Intl. Iranology festival to be held in Tehran

February 3, 2021 - 17:53

TEHRAN – Tehran will be playing host to the 3rd edition of the International Festival of Iran Nama on Iranian (Persian) studies and Iranology on May 17.

Organized by the First International Fair on Tour Academy in the Word (FIFTAW) in collaboration with Kharazmi University, the festival will be held in four sections of Conference of Iranian Studies Theses, Conference of Iranian Studies Articles and Journals, Iran Photo Frame, and the Campaign of the Sustainable Citizen.

The festival aims at introducing and supporting the research of students on various topics related to Iran as the dissertations are one of the most important research sources, each of which has created and addressed a new topic, so paying attention to this section can be an important step in the comprehensive introduction of Iran, according to organizers.

Submissions to the Festival are divided into various categories such as theses and articles on Iranian studies, archeology, mythology, symbolism, ancient languages, Persian language and literature, history, popular culture, cultural heritage, customs, ethnicities, local clothing, handicrafts, architecture and urban planning, philosophy and mysticism, natural heritage and tourism.

Due to the outbreak of the coronavirus, the 3rd edition of the International Festival of Iran Nama on Iranian studies and Iranology is scheduled to be in a non-public manner, the organizers said.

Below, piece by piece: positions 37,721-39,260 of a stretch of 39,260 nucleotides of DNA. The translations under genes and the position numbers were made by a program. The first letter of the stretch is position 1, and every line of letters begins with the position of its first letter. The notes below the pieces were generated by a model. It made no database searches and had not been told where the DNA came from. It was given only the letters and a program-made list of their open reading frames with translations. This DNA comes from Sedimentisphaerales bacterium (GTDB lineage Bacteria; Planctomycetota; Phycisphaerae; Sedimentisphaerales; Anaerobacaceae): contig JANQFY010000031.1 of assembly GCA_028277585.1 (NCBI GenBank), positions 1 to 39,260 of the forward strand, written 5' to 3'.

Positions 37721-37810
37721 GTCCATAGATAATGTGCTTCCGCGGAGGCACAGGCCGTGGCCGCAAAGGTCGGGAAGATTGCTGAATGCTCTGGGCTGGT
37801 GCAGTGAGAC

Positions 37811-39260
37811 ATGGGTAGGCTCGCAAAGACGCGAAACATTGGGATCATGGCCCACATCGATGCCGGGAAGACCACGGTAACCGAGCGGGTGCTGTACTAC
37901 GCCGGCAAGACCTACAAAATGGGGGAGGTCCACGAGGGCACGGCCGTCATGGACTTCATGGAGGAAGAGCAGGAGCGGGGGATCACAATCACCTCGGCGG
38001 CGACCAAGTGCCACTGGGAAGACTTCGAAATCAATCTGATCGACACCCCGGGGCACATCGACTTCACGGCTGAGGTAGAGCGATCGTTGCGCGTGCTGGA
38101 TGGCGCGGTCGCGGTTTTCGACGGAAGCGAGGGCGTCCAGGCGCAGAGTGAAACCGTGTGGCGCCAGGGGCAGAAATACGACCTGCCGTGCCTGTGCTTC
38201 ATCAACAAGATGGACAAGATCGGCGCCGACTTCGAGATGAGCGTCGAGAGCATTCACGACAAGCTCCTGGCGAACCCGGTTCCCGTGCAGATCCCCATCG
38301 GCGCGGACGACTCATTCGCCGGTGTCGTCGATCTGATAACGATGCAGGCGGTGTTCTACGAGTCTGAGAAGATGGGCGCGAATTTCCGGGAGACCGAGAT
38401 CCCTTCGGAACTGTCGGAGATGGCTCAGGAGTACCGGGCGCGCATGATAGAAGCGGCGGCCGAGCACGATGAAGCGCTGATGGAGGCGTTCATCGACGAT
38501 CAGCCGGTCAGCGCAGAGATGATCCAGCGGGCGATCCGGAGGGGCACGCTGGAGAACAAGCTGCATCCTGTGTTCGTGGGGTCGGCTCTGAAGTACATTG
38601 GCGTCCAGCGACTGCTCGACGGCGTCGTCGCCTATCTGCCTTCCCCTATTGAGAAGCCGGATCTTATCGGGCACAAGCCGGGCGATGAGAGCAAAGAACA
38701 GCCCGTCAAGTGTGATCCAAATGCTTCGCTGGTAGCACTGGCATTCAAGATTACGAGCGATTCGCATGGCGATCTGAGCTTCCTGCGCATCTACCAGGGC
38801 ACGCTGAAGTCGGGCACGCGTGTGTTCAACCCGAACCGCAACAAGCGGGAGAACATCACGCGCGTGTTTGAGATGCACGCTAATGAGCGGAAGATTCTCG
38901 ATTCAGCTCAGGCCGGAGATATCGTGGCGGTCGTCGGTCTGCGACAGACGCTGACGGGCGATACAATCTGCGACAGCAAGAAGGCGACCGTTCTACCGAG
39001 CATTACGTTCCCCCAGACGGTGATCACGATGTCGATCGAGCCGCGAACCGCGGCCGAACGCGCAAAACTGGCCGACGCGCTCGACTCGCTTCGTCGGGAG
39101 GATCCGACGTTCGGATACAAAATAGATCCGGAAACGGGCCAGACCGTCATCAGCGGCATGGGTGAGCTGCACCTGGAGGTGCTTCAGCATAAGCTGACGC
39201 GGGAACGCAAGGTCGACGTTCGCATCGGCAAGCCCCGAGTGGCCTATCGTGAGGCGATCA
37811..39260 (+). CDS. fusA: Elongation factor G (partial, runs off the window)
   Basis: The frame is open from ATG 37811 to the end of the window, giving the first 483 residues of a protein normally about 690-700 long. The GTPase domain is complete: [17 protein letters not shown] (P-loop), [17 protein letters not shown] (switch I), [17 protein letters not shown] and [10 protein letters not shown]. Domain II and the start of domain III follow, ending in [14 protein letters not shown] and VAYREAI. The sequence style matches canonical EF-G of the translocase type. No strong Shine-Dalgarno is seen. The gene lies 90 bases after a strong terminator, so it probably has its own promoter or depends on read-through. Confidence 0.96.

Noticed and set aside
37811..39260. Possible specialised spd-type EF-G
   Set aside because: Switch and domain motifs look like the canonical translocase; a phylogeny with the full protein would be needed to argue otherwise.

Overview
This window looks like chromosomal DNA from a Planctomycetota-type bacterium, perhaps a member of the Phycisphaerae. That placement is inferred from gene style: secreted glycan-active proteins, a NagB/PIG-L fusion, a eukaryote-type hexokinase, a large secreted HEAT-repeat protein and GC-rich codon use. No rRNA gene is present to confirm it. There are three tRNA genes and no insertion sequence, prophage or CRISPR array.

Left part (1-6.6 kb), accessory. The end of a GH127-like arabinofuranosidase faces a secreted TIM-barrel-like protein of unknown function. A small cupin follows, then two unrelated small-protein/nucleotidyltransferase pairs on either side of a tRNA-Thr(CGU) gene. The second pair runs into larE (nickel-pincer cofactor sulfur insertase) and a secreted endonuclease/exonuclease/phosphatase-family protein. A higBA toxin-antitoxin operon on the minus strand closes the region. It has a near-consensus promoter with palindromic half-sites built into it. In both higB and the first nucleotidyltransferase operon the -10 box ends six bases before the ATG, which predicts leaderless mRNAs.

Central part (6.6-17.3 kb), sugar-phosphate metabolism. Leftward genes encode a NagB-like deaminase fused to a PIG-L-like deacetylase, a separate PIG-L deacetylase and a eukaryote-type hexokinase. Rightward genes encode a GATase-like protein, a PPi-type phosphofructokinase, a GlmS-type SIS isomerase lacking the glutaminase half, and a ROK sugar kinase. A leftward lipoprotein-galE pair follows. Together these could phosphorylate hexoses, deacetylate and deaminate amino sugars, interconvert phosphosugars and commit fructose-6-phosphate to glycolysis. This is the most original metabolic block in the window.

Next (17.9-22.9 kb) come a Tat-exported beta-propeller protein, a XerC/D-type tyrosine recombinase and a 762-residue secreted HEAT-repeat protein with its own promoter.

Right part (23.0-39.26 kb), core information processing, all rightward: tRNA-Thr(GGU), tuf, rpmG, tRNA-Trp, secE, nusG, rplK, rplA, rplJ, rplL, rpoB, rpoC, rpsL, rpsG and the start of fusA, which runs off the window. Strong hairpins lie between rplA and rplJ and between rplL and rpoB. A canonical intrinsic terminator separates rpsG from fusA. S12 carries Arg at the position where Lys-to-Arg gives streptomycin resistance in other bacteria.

Ancient Iran, also known as Persia, historic region of southwestern Asia that is only roughly coterminous with modern Iran. The term Persia was used for centuries, chiefly in the West, to designate those regions where the Persian language and culture predominated, but it more correctly refers to a region of southern Iran formerly known as Persis, alternatively as Pars or Parsa, modern Fars. 

Parsa was the name of an Indo-European nomadic people who migrated into the region about 1000 BC. The first mention of Parsa occurs in the annals of Shalmanesar II, an Assyrian king, in 844 BC. 

During the rule of the Persian Achaemenian dynasty (559–330 BC), the ancient Greeks first encountered the inhabitants of Persis on the Iranian plateau, when the Achaemenids—natives of Persis—were expanding their political sphere. The Achaemenids were the dominant dynasty during Greek history until the time of Alexander the Great, and the use of the name Persia was gradually extended by the Greeks and other peoples to apply to the whole Iranian plateau. 

This tendency was reinforced with the rise of the S?s?nian dynasty, also native to Persis, whose culture dominated the Iranian plateau until the 7th century CE. The people of this area have traditionally referred to the region as Iran, “Land of the Aryans,” and in 1935 the government of Iran requested that the name Iran be used in lieu of Persia. The two terms, however, are often used interchangeably when referring to periods preceding the 20th century.


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